The author of the article, who is a father and physician, speaks to that in detail, but also eloquently points out the beneficial aspects of playing football.

Most of the media hype is centered around the NFL concussion lawsuits, the basis of which have nothing to do with youth athletes. The recent Boston University study about increased risks to NFL players who played youth football before age 12 is scientifically flawed. It doesn’t take into account other high risk behaviors of NFL players and there was no control group. Even the researchers admit the limitations of their study. Science and hard facts are what should drive a parent’s decision making on whether a child should or shouldn’t play football. The potential for injury, which is minimal at the youth and high school level, is only one element to consider.

Apparently, the emotional tide is beginning to turn, as the number of high school football participants is slowly rising. As a risk management expert, I encourage you to read Ed Riley’s “High school football’s benefits outweigh the risks” and consider the points he raises. And if, like me, you see the sense he makes, please share it with others.

We have more more posts on this topic on our blog.

Increase in High School Football Participation

Concussion education and laws helping to boost the numbers

In previous posts we’ve discussed the impact media attention on concussions may have on the future of youth football.  Some people have gloomily predicted an end to the sport. However, after a five-year nationwide decline in high school football participation, an increase in 2013 has been reported by the National Federation of State High School Associations.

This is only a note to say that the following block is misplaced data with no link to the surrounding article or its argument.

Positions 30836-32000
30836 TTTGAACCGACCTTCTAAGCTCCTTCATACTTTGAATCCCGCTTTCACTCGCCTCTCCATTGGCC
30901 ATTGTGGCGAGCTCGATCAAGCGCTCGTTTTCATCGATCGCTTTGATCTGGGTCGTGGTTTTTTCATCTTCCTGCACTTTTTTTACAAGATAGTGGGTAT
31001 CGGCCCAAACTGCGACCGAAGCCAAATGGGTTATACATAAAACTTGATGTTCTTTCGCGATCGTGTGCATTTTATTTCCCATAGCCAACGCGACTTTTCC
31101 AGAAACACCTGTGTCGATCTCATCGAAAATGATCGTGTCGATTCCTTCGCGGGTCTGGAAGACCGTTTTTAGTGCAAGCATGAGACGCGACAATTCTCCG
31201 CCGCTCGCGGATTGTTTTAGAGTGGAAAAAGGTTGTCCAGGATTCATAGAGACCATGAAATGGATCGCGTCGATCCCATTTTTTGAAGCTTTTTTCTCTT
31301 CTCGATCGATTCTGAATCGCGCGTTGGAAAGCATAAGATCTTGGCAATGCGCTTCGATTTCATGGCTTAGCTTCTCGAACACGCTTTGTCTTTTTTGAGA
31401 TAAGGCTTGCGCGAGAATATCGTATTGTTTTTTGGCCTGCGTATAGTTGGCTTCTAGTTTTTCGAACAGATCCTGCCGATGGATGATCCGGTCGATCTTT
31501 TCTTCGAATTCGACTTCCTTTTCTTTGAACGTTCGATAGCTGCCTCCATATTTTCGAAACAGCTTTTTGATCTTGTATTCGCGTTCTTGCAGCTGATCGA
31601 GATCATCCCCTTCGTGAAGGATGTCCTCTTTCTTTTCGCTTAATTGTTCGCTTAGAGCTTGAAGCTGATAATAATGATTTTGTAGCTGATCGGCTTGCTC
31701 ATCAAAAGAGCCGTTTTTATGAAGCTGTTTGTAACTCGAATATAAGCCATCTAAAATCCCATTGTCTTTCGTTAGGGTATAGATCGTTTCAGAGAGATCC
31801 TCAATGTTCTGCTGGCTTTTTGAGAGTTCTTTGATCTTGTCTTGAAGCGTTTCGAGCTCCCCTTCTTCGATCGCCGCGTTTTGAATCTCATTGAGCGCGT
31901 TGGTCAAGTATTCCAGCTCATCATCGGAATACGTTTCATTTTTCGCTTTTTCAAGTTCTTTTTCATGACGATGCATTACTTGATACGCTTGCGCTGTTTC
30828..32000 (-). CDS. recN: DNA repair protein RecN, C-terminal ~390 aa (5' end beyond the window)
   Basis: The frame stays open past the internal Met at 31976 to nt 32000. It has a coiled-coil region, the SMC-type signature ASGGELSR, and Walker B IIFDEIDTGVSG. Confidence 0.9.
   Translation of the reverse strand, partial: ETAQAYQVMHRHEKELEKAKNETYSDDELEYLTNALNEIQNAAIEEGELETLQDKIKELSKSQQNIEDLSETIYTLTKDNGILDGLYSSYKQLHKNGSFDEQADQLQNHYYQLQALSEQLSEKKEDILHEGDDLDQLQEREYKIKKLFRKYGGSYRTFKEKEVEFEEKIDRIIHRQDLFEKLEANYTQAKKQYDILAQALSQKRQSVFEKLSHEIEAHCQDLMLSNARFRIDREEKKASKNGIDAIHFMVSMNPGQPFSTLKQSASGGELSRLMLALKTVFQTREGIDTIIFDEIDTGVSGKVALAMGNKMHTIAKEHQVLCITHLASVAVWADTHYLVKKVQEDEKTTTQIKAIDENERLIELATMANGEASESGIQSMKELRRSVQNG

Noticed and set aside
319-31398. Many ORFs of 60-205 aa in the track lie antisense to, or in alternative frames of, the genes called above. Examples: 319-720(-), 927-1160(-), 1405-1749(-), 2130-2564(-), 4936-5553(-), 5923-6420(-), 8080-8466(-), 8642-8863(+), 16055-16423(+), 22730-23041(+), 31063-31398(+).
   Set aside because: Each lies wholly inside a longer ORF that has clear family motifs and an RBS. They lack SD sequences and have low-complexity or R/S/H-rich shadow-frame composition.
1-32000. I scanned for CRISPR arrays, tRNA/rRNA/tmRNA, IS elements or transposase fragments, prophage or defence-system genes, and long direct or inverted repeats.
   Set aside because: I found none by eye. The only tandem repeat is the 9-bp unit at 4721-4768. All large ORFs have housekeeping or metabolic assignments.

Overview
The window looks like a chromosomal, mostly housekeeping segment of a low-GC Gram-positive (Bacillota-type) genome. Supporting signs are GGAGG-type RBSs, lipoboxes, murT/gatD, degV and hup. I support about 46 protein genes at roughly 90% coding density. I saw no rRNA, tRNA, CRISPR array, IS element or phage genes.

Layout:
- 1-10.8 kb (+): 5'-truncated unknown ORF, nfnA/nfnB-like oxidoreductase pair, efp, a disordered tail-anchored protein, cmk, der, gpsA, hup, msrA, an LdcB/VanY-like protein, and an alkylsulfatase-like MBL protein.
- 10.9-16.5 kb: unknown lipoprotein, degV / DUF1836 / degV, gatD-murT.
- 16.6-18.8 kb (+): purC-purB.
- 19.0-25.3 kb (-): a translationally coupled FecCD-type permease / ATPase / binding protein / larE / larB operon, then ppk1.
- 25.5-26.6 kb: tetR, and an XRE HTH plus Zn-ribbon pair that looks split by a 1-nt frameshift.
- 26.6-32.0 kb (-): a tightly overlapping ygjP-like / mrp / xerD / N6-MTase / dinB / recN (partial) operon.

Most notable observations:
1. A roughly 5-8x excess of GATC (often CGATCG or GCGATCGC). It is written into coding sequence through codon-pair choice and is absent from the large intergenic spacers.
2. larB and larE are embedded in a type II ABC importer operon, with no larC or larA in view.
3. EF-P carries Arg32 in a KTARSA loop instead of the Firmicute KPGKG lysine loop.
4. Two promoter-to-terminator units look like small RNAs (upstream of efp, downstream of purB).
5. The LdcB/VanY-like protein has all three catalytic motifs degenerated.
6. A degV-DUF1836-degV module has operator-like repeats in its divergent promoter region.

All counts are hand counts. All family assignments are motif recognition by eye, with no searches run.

Educating parents and coaches on concussion diagnosis and return to play and new concussion laws being enacted in every state and the District of Columbia have no doubt played a significant role in the increase.  During the 2013-14 school year, there were 6,607 more boys and 184 more girls participating in football over the previous year.

Parents are apparently measuring benefits of participating with the chances of an injury and deciding that the precautions now in place have lowered the risk of injury to an acceptable level, according to Davis Whitfield, the N.C. High School Athletic Association commissioner.  The NFSHS enacted several rule changes, such as where players line up on kickoffs and anyone losing a helmet during play is rConcussions in youth sportsequired to leave and not return until it has been properly secured. And many state associations have limited the amount of contact in practices.

Ongoing concerns